The prominent voice actor Jennifer Hale has emphasised that SAG-AFTRA's strike is targeted at the biggest companies and largest productions, describing the industry's standoff over improved pay and working conditions as, "a war on the middle class."
SAG-AFTRA confirmed the strike last Friday, and a picket line is due to form outside EA's Playa Vista offices today. Over the weekend, Hale, who has Mass Effect and Bioshock among many credits, spoke to NPR about SAG-AFTRA's motives and, more importantly, its targets.
"We're only striking against somewhere around a half a dozen companies," she said. "We've worked very hard to craft an interim agreement that any developer can sign on. It has very friendly terms. It actually has friendlier terms than the existing contract to new and smaller game makers." Hale said that SAG-AFTRA's members are "kind of excited" about those parts of the contract that apply to "new and smaller" developers, "because it allows us to go out and court a whole bunch of new business. These half a dozen giant corporations will have to do what they have to do."
"It's not about a lack of respect for these people... The problem we have is that their position doesn't fit in with this industry"
The improved terms that SAG-AFTRA seeks is for the games that can, "go on to make hundreds of millions of dollars, and more." For these, voice actors receive a rate of $825 for a four-hour session, with only a "tiny fraction" - Hale included - who, "have the privilege of negotiating for a little more."
Crispin Freeman, who was a part of the SAG-AFTRA negotiating committee, told NPR that the demand for residual payments would only be triggered by, "a very small number of games" - specifically those that sell more than 2 million units. "This is an important aspect of what it means to be a freelance performer, who has to go from job-to-job - who isn't regularly employed every single day working on projects," Freeman said.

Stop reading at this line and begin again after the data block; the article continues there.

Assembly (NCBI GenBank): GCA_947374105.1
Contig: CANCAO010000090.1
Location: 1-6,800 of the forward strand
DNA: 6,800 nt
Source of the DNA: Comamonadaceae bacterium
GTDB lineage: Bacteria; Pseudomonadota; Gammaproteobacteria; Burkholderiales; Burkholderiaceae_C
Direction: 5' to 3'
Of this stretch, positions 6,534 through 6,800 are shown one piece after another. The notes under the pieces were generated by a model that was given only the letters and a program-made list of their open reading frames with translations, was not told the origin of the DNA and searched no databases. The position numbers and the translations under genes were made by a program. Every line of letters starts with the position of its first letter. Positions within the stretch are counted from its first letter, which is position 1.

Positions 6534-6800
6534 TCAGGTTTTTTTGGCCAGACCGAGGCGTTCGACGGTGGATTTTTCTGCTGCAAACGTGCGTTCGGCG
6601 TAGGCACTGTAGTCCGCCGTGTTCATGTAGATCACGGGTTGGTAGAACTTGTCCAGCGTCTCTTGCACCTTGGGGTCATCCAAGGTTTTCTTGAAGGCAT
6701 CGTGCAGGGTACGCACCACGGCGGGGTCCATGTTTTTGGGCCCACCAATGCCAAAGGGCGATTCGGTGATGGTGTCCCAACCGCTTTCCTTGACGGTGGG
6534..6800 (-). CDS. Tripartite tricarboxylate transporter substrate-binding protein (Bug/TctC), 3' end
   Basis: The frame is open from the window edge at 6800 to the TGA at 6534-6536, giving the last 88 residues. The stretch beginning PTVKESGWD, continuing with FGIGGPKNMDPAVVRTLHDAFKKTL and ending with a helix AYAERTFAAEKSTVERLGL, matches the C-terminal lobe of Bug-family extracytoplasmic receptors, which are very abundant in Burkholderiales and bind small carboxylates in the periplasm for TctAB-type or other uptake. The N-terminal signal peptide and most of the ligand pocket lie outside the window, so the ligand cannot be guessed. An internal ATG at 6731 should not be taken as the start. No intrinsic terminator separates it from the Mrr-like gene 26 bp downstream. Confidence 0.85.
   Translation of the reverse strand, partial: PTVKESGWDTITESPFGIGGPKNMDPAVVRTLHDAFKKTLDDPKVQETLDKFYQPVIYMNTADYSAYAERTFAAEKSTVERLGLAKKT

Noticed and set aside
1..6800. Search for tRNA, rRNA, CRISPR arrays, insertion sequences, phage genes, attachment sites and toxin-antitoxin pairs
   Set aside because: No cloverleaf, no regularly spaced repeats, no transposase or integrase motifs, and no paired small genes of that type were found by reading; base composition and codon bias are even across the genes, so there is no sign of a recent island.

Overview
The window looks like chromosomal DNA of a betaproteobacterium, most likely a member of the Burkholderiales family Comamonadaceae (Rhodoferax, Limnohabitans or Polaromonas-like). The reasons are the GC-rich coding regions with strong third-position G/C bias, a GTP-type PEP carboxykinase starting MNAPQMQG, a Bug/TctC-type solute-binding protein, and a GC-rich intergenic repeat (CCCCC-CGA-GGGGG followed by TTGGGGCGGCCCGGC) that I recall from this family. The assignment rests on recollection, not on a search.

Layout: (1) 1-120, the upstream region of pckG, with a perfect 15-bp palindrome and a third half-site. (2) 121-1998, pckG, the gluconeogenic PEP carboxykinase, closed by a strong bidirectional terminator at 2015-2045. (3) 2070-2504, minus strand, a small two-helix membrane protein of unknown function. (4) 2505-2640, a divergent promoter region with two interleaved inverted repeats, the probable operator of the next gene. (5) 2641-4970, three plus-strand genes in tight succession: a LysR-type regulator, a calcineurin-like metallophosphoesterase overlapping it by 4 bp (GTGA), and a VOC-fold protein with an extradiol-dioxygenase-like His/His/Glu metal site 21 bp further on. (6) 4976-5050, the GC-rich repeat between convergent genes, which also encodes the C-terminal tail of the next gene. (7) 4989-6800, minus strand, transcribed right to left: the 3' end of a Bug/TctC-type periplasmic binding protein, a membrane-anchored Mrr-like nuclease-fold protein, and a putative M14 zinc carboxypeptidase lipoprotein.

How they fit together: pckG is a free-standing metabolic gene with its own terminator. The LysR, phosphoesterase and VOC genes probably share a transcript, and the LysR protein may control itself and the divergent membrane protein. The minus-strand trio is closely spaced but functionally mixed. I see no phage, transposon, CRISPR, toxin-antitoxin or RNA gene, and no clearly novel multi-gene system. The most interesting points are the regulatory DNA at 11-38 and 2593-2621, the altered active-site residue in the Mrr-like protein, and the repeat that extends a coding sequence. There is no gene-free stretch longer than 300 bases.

The legal firm representing those companies has made the point that any strike would prove harmful to SAG-AFTRA's members, opening the door for non-union talent to take their work. The voice actor Jay Britton called out one example to this problem on Twitter:
However, Hale insisted that this is a "relatively minor" concern, explaining that there is "a lot of solidarity" within the acting community that has nothing to do with union membership. "Because they recognise that what's at stake is their own ability to buy a home in the future, put their kids through school," Hale said. "This is a war on the middle class."
"We've worked very hard to craft an interim agreement that any developer can sign on...It actually has friendlier terms than the existing contract to new and smaller game makers"
Residual pay is not the only issue - others include vocal stress, the presence of stunt coordinators during motion-capture sessions, and greater transparency around the nature of individual roles - but it does seem to be a sticking point for both sides of the negotiating table. Scott Witlin, a lawyer representing the "half a dozen giant corporations" Hale mentioned, framed SAG-AFTRA's pay demands as out of proportion to the actual contribution of voice actors in the context of how games are made.
According to Witlin, voice talent "represent less than one tenth of 1% of the work that goes into making a video game... Even though they are the top craftsmen in their field, if we pay them under a vastly different system than the people who do the 99.9% of the work, that is going to create far more problems for the video game companies.
"It's not about a lack of respect for these people. My committee loves these people and appreciates the work that they do. They're incredibly talented. The problem we have is that their position doesn't fit in with this industry. It may fit in with other industries but it doesn't work for the video game industry because of the nature of the production and the way these companies are organised."
SAG-AFTRA's members and supporters have been very busy posting on Twitter. You can read more here.